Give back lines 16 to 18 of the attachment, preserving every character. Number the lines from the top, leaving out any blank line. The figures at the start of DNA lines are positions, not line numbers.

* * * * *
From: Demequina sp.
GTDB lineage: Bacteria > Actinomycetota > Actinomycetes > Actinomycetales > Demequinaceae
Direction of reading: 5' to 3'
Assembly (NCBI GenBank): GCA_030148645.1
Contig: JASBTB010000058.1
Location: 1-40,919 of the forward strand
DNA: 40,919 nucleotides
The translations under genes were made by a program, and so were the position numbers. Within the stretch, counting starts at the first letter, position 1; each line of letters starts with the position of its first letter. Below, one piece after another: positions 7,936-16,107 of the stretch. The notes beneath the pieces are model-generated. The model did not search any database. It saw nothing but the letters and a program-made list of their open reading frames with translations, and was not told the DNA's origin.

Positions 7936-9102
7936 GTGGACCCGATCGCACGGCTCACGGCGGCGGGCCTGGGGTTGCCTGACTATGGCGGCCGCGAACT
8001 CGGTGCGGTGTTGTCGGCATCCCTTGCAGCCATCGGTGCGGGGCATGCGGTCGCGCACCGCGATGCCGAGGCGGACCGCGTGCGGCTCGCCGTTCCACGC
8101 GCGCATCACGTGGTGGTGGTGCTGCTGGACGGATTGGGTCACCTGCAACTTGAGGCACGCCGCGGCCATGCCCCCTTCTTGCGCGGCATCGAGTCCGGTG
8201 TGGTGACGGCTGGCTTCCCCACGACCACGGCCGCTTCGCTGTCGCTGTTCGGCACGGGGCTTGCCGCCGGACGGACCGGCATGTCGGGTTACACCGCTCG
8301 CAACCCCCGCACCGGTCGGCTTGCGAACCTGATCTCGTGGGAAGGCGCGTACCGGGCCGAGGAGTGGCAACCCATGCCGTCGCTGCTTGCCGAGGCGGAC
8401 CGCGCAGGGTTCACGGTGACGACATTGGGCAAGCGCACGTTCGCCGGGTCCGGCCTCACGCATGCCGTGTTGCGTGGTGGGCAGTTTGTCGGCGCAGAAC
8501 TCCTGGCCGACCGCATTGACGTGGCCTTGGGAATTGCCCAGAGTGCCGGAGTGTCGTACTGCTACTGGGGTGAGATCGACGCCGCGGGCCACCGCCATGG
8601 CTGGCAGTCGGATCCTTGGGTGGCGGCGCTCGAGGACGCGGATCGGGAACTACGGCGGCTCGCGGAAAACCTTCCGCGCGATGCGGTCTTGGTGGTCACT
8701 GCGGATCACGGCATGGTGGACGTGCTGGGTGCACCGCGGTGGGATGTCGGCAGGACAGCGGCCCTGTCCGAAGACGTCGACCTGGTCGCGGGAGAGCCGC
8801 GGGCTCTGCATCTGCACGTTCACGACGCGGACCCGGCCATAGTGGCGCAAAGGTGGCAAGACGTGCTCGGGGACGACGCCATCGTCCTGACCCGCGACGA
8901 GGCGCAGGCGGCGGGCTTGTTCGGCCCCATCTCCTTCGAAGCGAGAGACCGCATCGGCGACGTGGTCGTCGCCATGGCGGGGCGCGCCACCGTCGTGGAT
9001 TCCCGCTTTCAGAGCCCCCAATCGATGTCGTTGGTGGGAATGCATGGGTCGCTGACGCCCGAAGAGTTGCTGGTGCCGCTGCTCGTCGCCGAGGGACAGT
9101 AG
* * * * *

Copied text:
8501 TCCTGGCCGACCGCATTGACGTGGCCTTGGGAATTGCCCAGAGTGCCGGAGTGTCGTACTGCTACTGGGGTGAGATCGACGCCGCGGGCCACCGCCATGG
8601 CTGGCAGTCGGATCCTTGGGTGGCGGCGCTCGAGGACGCGGATCGGGAACTACGGCGGCTCGCGGAAAACCTTCCGCGCGATGCGGTCTTGGTGGTCACT
8701 GCGGATCACGGCATGGTGGACGTGCTGGGTGCACCGCGGTGGGATGTCGGCAGGACAGCGGCCCTGTCCGAAGACGTCGACCTGGTCGCGGGAGAGCCGC